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Keys to a healthy debt diet

Finance 101

The secret to success when it comes to health and wellness lies in balanced nutrition, a smart regimen, and realistic goals. It’s about building a healthy routine you can live with and stick to, and the same is true when it comes to your financial health.

Paying off debt isn’t just about transferring balances to a 0% interest credit card or rolling the dice at the casino. It takes a balanced approach of viable strategies and earnest consistency to make a lasting, positive impact.
 

In the spirit of getting financially fit, here are five debt wellness tips to help you shed your debt and live a fiscally healthier life.

Student sitting at her desk with a notepad and pens while using her phone


Identify and Shed Your Bad Debt
 

Similar to cutting back on unhealthy foods, the first thing you need to do is identify your bad debt and not-so-great spending habits and create a plan to eliminate them. Bad debt is the type that holds you back from achieving your financial goals, such as lingering credit card balances or personal loans. This kind of debt can easily get away from any of us. If you’re spending more than you make or dipping into your savings to pay for the basics, you may end up with unwanted debt.
 

Depending on your financial situation, you should prioritize paying off your smallest balances first (Snowball Method) or the debt with the highest interest (Avalanche Method). Learn more about both of these debt paydown methods. If you’re not sure where to start, a conversation with a financial advisor can help you form a debt management plan that’s best for you.

Young couple sitting on the front steps of the home they purchased together


Manage the Good Debt
 

Like the good type of cholesterol, there is such a thing as “good debt.” One example could be taking out a small business loan to pursue a passion and potentially increase your future income. These types of loans usually carry a lower interest rate that can be tax deductible.
 

Another common example of good debt is taking on a mortgage to buy a home. Potential benefits include appreciation, which is the change in the value of your home over time, and home equity, which is the difference between the balance on your mortgage and your home’s market value.1 These type of loans also provide another advantage. As you make consistent on-time payments, your credit score should rise. Ultimately, if you are a homeowner with good credit, you’re likely to have debt consolidation options that won’t risk your house2 — all of which are can be explored in detail with a financial advisor.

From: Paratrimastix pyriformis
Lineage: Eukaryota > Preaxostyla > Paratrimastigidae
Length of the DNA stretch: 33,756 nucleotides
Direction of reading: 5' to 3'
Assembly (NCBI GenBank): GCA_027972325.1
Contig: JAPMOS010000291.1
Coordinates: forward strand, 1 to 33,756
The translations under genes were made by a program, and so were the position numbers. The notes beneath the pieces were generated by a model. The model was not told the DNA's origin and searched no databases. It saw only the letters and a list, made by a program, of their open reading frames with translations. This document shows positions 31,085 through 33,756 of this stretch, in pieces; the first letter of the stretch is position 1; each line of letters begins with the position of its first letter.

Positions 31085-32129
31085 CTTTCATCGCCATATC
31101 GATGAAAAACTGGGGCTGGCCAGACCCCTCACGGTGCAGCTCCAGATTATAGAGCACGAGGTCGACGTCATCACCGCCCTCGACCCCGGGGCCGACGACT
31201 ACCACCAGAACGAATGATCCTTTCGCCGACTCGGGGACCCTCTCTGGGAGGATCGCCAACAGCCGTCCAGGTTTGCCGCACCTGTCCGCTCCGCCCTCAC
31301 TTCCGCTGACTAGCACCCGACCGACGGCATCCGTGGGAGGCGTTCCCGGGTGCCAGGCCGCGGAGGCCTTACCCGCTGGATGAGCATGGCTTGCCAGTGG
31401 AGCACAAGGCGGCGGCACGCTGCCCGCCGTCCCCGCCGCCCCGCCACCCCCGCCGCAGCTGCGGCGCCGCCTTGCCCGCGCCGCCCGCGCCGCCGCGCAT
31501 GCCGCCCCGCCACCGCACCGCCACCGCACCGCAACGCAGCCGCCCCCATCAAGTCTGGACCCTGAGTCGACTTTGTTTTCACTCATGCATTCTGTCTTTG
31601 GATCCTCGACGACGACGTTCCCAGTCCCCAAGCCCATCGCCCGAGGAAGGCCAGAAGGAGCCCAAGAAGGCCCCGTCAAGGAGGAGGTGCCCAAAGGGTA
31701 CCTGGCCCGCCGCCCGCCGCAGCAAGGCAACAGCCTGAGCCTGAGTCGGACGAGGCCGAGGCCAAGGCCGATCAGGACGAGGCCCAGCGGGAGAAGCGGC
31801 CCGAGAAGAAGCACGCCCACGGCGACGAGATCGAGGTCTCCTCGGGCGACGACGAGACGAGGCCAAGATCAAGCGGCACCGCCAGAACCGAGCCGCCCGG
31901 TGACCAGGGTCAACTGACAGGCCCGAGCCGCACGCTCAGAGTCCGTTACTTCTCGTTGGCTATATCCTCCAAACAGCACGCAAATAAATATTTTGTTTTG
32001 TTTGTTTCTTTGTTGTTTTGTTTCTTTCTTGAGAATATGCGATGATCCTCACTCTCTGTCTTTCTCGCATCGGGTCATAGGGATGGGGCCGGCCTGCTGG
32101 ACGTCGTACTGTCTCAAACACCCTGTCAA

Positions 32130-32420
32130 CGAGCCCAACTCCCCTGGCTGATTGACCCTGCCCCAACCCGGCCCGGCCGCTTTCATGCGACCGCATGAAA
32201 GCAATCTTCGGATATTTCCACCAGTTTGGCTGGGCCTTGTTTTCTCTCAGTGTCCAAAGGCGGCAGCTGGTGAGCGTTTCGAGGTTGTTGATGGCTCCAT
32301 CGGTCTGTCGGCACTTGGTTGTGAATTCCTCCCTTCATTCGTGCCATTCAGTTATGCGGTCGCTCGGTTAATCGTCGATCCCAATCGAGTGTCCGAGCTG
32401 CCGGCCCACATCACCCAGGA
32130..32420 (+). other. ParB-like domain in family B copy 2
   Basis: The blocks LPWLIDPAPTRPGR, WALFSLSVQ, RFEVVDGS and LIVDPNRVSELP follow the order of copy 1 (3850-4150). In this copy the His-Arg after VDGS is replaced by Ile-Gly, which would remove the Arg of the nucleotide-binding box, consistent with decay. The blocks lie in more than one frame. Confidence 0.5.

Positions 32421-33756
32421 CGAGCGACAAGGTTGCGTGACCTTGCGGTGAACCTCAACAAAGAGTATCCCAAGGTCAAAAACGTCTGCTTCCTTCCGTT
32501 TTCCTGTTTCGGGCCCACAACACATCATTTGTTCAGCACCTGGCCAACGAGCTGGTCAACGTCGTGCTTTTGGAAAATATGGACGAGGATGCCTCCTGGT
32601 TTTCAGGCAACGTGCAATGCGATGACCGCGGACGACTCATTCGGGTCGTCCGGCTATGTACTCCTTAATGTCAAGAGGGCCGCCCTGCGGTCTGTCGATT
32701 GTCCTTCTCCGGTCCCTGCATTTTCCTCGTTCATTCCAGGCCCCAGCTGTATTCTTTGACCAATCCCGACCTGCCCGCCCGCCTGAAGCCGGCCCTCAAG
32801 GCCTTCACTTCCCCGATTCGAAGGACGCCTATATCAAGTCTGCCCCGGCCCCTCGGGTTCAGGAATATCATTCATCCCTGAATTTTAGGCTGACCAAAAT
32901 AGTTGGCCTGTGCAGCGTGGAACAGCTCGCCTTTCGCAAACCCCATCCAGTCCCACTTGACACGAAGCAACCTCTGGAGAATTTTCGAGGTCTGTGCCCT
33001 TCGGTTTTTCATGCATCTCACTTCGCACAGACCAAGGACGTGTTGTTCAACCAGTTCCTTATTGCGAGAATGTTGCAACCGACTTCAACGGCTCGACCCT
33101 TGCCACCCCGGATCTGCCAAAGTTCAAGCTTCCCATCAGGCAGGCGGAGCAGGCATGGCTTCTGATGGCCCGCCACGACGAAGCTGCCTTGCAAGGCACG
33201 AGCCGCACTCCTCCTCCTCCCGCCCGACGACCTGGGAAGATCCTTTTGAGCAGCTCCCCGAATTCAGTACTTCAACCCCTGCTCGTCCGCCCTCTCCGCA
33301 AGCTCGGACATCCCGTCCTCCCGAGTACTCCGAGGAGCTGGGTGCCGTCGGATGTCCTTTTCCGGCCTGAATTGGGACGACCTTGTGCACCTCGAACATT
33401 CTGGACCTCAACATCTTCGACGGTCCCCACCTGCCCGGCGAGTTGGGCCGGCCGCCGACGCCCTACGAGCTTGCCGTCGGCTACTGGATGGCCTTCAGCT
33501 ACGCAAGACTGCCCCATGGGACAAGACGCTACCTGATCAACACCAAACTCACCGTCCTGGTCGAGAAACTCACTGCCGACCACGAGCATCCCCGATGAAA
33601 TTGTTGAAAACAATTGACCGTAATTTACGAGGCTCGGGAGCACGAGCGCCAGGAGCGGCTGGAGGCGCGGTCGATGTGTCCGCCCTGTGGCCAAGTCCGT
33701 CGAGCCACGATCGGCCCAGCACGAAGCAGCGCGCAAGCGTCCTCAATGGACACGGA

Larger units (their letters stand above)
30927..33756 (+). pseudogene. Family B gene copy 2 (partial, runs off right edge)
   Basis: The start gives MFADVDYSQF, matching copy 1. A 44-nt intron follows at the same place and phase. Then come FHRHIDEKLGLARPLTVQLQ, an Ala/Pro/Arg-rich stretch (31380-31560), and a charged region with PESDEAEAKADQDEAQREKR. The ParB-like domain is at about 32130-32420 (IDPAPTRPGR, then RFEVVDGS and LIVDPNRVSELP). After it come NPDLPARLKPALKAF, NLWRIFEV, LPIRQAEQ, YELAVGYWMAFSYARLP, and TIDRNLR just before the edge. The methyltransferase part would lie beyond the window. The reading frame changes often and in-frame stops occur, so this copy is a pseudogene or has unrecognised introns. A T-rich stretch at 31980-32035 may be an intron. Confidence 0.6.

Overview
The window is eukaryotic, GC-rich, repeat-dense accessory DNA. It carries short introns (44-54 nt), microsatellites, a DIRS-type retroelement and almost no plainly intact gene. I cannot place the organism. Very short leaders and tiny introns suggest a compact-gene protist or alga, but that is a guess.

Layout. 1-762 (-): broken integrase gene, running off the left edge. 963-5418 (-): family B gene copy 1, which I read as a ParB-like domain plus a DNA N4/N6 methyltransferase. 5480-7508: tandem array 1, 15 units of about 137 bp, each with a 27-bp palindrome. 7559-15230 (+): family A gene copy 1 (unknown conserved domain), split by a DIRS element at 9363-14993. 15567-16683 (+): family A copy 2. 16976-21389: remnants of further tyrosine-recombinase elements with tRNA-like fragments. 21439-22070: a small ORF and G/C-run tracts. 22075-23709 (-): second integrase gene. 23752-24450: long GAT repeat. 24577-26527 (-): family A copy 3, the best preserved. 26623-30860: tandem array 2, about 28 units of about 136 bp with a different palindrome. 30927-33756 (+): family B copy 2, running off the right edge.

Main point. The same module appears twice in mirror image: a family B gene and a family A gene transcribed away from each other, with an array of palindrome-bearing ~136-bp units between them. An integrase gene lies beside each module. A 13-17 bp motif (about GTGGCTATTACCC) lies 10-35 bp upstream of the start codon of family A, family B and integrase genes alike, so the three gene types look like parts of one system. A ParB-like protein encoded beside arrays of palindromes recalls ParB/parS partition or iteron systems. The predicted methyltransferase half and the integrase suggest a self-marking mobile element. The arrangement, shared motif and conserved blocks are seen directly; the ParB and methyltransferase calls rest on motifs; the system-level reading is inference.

A couple working on taxes together in their kitchen


Save for Fiscal Fitness
 

One of the best ways to keep your debt under control is to first put a portion of your expendable monthly income towards paying it down. Once the debt is no longer weighing you down, shift that same amount to grow your rainy-day fund, or long-term investments. However, you can make an exception if your employer offers a 401(k)-match program, which is a benefit you shouldn’t ignore—start with a small contribution and increase when you are more financially comfortable. Once you’ve grown accustomed to your adjusted income, it’s an easy way to increase your cushion without feeling the pinch.


Another great way to stay fiscally fit is to use a budgeting strategy, which can help you stick to your plan and adopt good spending habits. Try to use auto-pay to pay bills, ask your bank to lower your daily credit spending limit, or even leave your credit cards at home and set a cash limit for yourself when you go out.


Woman copying something from a yellow piece of paper onto her phone


Splurge Responsibly
 

One key to maintaining financial wellness is to treat yourself every once in a while. You’re only human—take the occasional financial cheat day. A celebratory dinner out, new clothes to start a new job, or a massage to relax can bring balance to your life as long as it doesn’t blow your budget.
 

One helpful rule of thumb to follow is the 50-30-20 budgeting strategy: 50% on needs, 30% on wants, and 20% allocated toward your savings. Remember, you’re in it for the long haul, so allow yourself the freedom to enjoy some simple pleasures along the way.

Man reaching for an organic green smoothie on a kitchen counter


Beware of the Fads
 

When you are carrying the burden of debt you may be tempted to try methods that promise fast and easy payoffs. Just as 24-hour juice cleanses, crash diets and miracle workouts can seem like convincing short cuts to a healthy body, get rich quick schemes to boost your bank account are out there, too. Make sure to do research before going in on solutions that seem too-good-to-be-true.


Sometimes fads work, but the reality is that most of the time they simply do not. If you need to supplement your income safely to keep debt at bay, one way is to start a side hustle.


Hopefully, these tips will help you get your finances in healthy shape. If you’d like the added benefit of working with the equivalent of a financial fitness trainer, speak with one of our financial advisors.





Citations:

1 https://www.investopedia.com/articles/mortgages-real-estate/08/home-ownership.asp
2 https://www.nerdwallet.com/blog/finance/home-equity-to-consolidate-debt-weigh-the-pros-and-cons/